Holiness is both a crisis and a process. As Bishop Moule3 would say, “It is a crisis with a view to a process.” A crisis is undoubtedly reached, when after full surrender of all we have, and are, to the Lord Jesus, we venture out upon the promise with an appropriating act, “the blood of Jesus Christ His Son cleanseth ‘me, even me,’ from all sin” [1 John 1:7].4 When we believe this, the Holy Spirit comes to our hearts in sanctifying power, excluding all the evil, and filling us with Divine love, just as He came to our hearts in regenerating power when we believed for forgiveness and were adopted into the family of God. The heart is only cleansed from all sin by the Holy Spirit taking full possession of it, and it is only kept clean by His remaining in full possession. We teach, therefore, not a state of purity, but a maintained condition of purity, a moment by moment salvation consequent upon a moment by moment obedience and trust. “The blood of Jesus Christ cleanseth us from all sin” all the time by cleansing us every now.
Blessed word “cleanseth”—present progressive tense—it goes on cleansing. Does it not teach, as Miss Havergal5 puts it, “a continual present, always a present tense, not a present which the next moment becomes a past, not a coming to be cleansed in the fountain only, but a remaining in the fountain”?6 It means ever-present provision for ever-present need; Christ is always a present Saviour. We are kept clean like the eyes of the miner who is working all day amid the flying coal-dust. When he emerges into daylight his face is grimy enough, but his eyes are clear and lustrous, because the fountain of tears in the lachrymal7 gland is ever pouring its gentle tides over the eyes, cleansing away each speck of dust as it alights. Our spirits need a similar cleansing, and this is what our blessed Lord does for us, as we believe moment by moment “that the blood cleanseth.”
The habit of faith must be acquired. Faith in the spiritual world has been compared to breathing in the physical. We breathe this moment and receive the oxygen into our lungs, it purifies the blood which goes coursing through the system, carrying life and nutriment to all the tissues; but when another moment comes, we must breathe again, another moment again, and so on. Life is made up of successive acts of breathing. We breathe moment by moment, and live moment by moment. If we cease to breathe we cease to live. In like manner we trust the blood of Jesus for cleansing this moment, and it cleanseth from all sin; another moment comes, and we trust again, and another moment yet again, and so on. We are thus kept clean exactly as we are made clean, through a constant succession of acts of faith in the cleansing blood. But this habit of faith requires time to establish. Every habit grows out of a succession of little acts. The faith that cleanses our hearts from sin requires a definite effort at first, but repeated moment by moment, it becomes spontaneous, and by and by natural as breathing. The habit becomes a necessity and easier as it grows.
But only as we walk in the light does the blood of Jesus cleanse from all sin. Should there be a moment’s hesitation about yielding, obeying, or trusting, communion with God will be broken, and darkness and sin will return. We must not only maintain a perpetual attitude of self-surrender and abandonment to the will of God, but our consecration must keep pace with the ever-widening circle of illumination. Most believers over whom Satan gets an advantage are either disobedient to one of God’s written commands, or to the inward promptings of the Holy Spirit. The blood, however, never loses its virtue, and whenever, in our walk in the light, we are sensible of the least soil of evil, we may wash again and be clean.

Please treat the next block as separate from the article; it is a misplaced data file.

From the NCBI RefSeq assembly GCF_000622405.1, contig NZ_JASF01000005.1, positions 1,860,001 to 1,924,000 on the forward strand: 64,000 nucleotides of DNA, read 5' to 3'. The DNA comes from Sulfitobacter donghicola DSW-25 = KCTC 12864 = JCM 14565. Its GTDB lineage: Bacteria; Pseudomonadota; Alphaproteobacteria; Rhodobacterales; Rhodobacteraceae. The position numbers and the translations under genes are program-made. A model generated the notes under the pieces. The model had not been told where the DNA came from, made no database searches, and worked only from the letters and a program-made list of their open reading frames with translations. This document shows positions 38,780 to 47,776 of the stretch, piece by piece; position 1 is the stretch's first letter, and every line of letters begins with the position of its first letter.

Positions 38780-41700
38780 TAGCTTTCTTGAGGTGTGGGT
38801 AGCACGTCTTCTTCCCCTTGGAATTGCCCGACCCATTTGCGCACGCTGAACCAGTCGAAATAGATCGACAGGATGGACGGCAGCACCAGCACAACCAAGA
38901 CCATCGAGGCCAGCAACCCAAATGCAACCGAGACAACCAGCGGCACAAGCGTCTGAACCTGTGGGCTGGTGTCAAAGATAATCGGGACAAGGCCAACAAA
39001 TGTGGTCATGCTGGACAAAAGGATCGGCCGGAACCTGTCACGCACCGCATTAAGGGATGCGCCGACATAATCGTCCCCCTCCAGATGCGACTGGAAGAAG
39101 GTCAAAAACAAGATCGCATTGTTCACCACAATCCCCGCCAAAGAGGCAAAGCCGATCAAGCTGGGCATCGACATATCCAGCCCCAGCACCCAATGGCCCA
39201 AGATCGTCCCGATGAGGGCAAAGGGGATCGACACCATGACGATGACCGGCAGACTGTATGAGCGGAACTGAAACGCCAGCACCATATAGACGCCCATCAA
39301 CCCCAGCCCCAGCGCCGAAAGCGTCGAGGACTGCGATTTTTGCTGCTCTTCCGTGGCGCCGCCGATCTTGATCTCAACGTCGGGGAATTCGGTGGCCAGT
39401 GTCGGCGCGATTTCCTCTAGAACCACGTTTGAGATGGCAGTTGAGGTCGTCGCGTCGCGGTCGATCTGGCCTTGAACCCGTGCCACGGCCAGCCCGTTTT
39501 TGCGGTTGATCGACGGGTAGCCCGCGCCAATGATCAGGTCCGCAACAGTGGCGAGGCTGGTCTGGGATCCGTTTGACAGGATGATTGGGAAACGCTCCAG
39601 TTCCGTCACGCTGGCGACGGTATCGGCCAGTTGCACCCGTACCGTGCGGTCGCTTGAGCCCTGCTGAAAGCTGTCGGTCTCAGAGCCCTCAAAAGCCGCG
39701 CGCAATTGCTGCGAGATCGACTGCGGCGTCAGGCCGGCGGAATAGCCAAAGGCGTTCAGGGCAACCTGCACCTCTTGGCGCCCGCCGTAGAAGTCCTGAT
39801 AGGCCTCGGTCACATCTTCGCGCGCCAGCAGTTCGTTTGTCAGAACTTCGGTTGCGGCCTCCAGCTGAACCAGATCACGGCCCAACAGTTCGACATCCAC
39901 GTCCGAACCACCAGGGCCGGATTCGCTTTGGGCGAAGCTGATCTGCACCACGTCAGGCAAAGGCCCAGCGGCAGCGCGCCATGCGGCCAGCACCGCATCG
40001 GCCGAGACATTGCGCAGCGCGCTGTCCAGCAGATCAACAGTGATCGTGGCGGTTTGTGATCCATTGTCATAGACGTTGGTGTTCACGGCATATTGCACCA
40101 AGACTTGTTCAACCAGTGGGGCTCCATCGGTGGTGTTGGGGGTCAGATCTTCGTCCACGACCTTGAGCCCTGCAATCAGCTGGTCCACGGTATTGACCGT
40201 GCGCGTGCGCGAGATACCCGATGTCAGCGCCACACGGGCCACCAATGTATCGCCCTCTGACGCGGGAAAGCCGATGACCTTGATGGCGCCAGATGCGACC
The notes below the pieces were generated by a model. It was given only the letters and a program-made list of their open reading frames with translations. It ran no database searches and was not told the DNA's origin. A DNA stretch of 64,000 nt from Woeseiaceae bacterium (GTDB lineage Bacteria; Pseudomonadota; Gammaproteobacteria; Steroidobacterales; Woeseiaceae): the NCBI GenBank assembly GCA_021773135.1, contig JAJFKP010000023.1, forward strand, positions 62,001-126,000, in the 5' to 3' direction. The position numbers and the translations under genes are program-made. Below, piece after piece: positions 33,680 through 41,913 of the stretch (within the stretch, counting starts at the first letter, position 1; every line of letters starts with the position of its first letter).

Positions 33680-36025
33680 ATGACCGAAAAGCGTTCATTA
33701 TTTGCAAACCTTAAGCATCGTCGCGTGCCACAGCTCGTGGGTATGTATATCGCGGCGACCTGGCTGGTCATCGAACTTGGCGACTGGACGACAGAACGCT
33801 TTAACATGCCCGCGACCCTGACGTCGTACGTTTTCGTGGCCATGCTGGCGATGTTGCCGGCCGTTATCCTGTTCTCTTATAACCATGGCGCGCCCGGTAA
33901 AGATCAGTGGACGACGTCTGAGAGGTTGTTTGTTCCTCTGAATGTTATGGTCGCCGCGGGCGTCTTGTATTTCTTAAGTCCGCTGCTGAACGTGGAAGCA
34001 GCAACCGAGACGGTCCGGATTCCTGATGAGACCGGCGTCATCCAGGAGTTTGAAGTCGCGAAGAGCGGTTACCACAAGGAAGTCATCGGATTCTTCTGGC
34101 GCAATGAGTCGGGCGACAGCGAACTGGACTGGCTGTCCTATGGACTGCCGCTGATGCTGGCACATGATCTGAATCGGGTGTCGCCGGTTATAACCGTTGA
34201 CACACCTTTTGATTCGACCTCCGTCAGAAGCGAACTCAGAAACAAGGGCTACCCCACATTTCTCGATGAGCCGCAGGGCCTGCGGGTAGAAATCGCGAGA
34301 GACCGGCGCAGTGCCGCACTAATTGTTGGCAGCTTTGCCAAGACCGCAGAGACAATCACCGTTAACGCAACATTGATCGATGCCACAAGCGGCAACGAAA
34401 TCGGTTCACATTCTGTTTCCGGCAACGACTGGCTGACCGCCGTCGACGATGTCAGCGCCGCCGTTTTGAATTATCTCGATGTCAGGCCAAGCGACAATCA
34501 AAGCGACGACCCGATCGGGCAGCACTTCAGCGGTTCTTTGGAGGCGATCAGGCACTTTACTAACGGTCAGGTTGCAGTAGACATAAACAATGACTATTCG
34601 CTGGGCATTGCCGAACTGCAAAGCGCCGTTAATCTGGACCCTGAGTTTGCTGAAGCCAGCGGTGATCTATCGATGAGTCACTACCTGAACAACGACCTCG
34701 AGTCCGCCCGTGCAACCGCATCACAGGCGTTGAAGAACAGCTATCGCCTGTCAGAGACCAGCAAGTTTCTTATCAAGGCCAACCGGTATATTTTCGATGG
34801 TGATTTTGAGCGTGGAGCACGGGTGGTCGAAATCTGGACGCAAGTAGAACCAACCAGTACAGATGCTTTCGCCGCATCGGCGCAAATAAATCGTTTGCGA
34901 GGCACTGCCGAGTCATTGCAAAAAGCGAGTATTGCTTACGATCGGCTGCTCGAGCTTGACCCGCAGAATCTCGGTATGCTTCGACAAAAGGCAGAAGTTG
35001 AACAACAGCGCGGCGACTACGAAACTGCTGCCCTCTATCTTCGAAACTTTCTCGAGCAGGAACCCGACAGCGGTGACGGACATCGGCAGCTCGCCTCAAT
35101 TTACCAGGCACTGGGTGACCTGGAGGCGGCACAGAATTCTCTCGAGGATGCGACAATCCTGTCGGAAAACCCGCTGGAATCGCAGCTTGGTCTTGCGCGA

As already explained, holiness expresses that state of soundness in the spiritual part of man which corresponds to health in the physical part of man; but our souls, like our bodies, are liable to disease, though at present, they may be in perfect health. Just as to maintain bodily health we must observe the laws of health, so to maintain spiritual health, we must moment by moment trust and obey.
- Annotations by Jim Kerwin, and are copyrighted along with his other contributions to the print and e-book versions of New Testament Holiness. ↩
- Graphic created by Jim Kerwin using a 2014 photo by Denise Kerwin of a Caribbean sunrise. ↩
- H. C. G. Moule (1841-1920) was a learned bishop of Durham (England). ↩
- Of course Cook is personalizing the verse, which says “cleanseth us”. “Me, even me,” may be an allusion to Esau’s desperate prayer to obtain some sort of blessing from his father Isaac (cf. Genesis 27:34, 38); more likely, it is an allusion to an evangelistic hymn popular in Cook’s time, Even Me, by Elizabeth H. Codner. ↩
- No doubt the famous Christian poet, Frances Ridley Havergal (1836-1879), a woman remarkable not only for her poetic powers (titles such as Who Is on the Lord’s Side?, Truehearted, Wholehearted, Faithful and Loyal, Take My Life and Let It Be, On Our Way Rejoicing, O Savior, Precious Savior, Like a River Glorious, and I Gave My Life for Thee, are just a few among the many in her prolific output), but also renowned for her education. She learned Hebrew, Greek, and Latin. She memorized entire books of the Bible, including the Book of Psalms and Isaiah. Especially interesting, in light of Cook’s quotation here, is the fact that she had inscribed on her tombstone “The blood of Jesus Christ cleanseth us from all sin.” (1 John 1:7). ↩
- The quotation is from page 129 of Memorials of Frances Ridley Havergal, collected and edited by her sister, Maria Vernon Graham Havergal. ↩
- lachrymal (or lacrimal): of or relating to the tear ducts; from the Latin word ‘lacrima,' meaning ‘tear' ↩